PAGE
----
I’d never heard that idiom before today – “an embarrassment of riches.”  But, it perfectly apropos for today.

But, first, a backstory.

A couple of weeks back, I saw an ad for 4 large bonsai trees for $90.  Frankly, the pictures didn’t look great.  But, the pots were large, and the trees looked like they had potential with a little love and care – and a lot of pruning.  The pots alone were worth more than $90.  But, I really didn’t have $90 to spend.  I inquired, and was told that I could have them for $70.  I agreed and made arrangements to come the following day.  By the following morning, I received a message saying, if I was stilling coming, I could have then for $60.  I did have $60.  And, I was already planning to buy them.

The only problem was that I was going to need to drive an hour to get them – which in South Florida is not that unusual.  But, still far.

About mid-way to the place of purchase, I received a call from the owner, saying that some of the trees MAY have already been sold.  I think that’s what she said.  She had a very thick accent that was difficult for me to understand.  She said she would call when she knew.  I told her I was half-way to her, but that I would wait at the next exit.  It turns out that she had also sent me a text, saying that all four trees might have been sold, but she wasn’t sure.

I waited.  I waited.  I got gas.  I waited.  I walked around Home Depot.  I waited.

Did I mention that these trees didn’t really look that great?

Finally, she texted me:  “Sorry.  The trees are sold.”

I was ticked.  I was ticked that I had wasted time and gas.  I was ticked I had missed out on a good deal.  And, I was a little ticked with myself for being ticked.

Did I mention that I really didn’t need them, anyway?

Fast forward to today.

I had the day off.  I noticed an ad yesterday, that someone was giving away some plants – for free! – some of which could be used for bonsai.  I could tell by the ad that this person knew his plants (he named the species) and that he loved them (he used the word “adopt” in reference to taking his plants.  He also required an email, explaining why I wanted to the plants, and that I had adequate knowledge to take care of the plants.  I explained that I work with bonsai, and that I am new to South Florida, and that I would like to work with some of his material, if he would be willing to trust me with it.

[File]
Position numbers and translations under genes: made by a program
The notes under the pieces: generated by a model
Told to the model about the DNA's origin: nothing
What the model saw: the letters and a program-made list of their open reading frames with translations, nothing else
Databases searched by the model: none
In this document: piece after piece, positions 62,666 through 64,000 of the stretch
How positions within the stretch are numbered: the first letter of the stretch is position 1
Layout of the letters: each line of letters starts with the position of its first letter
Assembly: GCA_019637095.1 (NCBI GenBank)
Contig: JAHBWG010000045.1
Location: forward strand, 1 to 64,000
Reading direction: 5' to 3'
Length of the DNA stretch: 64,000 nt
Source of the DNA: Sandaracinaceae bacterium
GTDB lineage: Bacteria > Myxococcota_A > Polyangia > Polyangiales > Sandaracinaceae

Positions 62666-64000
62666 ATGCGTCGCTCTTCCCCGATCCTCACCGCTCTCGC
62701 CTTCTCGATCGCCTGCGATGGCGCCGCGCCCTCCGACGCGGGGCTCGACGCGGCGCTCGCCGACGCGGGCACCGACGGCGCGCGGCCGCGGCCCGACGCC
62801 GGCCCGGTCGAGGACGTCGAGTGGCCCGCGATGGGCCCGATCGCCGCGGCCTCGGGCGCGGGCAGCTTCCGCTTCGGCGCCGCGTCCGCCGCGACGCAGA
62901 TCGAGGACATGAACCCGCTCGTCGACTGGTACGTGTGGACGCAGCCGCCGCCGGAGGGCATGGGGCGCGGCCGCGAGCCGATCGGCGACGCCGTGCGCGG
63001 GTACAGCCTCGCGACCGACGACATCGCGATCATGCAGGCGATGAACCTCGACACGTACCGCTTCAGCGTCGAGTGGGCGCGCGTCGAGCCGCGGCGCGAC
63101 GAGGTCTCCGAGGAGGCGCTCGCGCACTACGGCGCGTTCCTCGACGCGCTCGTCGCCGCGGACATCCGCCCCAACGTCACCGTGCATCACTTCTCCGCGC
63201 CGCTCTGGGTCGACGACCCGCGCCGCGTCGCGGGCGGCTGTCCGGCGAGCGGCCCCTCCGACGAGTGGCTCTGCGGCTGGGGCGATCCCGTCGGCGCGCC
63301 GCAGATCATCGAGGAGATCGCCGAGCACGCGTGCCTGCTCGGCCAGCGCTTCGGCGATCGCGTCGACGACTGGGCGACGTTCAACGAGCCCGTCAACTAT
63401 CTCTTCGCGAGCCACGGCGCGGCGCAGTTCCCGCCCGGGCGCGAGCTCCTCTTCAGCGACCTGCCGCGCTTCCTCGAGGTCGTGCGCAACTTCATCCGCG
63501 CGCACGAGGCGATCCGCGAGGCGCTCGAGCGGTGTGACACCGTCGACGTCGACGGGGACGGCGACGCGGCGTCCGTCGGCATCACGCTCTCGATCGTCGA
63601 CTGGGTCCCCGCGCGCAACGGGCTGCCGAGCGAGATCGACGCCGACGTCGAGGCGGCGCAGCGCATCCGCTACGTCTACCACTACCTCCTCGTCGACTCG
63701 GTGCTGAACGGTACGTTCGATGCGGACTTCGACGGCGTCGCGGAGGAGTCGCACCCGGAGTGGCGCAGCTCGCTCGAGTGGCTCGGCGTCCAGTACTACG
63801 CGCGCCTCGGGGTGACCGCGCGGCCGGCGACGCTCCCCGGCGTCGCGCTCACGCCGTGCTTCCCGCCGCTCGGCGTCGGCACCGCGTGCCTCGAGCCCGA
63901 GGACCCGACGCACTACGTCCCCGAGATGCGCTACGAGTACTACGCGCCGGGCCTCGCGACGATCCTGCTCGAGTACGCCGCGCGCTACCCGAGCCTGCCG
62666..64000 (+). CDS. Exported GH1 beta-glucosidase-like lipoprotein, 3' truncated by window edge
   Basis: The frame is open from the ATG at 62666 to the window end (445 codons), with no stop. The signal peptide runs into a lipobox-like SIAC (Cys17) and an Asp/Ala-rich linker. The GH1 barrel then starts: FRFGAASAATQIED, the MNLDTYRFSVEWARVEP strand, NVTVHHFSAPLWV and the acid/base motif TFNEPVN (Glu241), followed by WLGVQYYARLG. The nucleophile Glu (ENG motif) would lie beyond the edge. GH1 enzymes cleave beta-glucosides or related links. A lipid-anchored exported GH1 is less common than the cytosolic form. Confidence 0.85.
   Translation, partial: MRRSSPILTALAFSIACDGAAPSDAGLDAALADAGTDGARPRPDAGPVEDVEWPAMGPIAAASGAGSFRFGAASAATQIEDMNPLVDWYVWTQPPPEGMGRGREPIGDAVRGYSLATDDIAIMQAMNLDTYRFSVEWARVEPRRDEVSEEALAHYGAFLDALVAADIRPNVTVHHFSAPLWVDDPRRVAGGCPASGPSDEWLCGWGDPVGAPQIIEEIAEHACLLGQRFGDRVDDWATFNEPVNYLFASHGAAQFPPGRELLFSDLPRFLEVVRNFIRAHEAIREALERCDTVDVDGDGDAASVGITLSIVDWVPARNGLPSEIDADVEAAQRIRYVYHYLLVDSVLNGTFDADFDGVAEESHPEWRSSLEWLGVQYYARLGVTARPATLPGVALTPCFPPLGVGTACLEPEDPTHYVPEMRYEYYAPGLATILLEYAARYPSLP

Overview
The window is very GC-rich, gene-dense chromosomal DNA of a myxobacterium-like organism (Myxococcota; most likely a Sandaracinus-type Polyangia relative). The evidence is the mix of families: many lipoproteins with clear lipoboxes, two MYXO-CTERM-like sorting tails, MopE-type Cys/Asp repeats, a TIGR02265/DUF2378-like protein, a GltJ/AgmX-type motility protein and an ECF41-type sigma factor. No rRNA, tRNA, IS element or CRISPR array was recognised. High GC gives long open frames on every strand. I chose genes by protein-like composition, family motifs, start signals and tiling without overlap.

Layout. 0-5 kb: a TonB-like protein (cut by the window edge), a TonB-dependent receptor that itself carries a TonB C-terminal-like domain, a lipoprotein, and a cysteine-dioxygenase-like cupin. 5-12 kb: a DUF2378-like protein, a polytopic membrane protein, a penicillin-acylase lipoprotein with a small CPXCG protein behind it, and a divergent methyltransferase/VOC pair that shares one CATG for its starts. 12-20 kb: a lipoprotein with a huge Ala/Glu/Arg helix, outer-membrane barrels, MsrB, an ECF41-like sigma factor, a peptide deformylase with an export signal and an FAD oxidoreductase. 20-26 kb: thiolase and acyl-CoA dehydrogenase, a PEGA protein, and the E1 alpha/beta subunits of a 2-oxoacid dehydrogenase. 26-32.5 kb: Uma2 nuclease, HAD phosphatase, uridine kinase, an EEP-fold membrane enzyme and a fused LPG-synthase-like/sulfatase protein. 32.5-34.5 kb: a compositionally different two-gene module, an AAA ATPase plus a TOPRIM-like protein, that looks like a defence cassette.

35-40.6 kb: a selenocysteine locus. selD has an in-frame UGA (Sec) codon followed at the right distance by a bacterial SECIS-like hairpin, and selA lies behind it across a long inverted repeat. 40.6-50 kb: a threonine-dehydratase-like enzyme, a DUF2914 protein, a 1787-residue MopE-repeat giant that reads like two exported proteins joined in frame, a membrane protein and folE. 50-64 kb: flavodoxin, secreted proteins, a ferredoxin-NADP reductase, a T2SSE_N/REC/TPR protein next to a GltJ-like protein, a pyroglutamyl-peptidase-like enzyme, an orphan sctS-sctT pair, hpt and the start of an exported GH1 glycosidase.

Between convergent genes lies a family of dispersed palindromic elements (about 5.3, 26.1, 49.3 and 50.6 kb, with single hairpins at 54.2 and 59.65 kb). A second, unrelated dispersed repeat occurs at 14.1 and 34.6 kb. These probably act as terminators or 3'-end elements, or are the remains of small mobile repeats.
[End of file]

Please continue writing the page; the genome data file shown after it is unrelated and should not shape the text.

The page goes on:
We exchanged emails and texts, and arranged a meeting time.  But, before I arrived he called me to let me know he was home and ready.  He also said that, in addition to the plants he was giving me, he was going to give me all of his old bonsai pots.  He used to grow bonsai trees, but had given away his entire collection the previous year, due to health limitations.  But, he still had a few pots and he was giving them to me – for FREE!

I walked away with over 20 pots of plants – really, REALLY nice plants! – and about 30 nice bonsai pots.  All in all, he gave me way over $500 worth of stuff – not to mention a really nice conversation and some great plant tips.  And, he even offered me more, and told me to come back!

As I am riding home, with my Toyota CR-V packed with plants and pots, I heard someone on the radio say something about “an embarrassment of riches.”  I wasn’t only struck by the turn of phrase.  I also recognized that I was the unexpected recipient of “an embarrassment of riches” today.

A couple of weeks ago, I felt like a victim because I was inconvenienced and because something I wanted – sort of – was SOLD to someone else.  Today, I received at least 10 times as much – and more – for FREE!

The biggest lessons I learned today was generosity and gratitude.  I know my new friend HAD to give his stuff away to someone.  He just can’t take care of all of it anymore.  But, still, I hope I will be as generous when I have the opportunity!  And, I am grateful.

Anybody need a plant?

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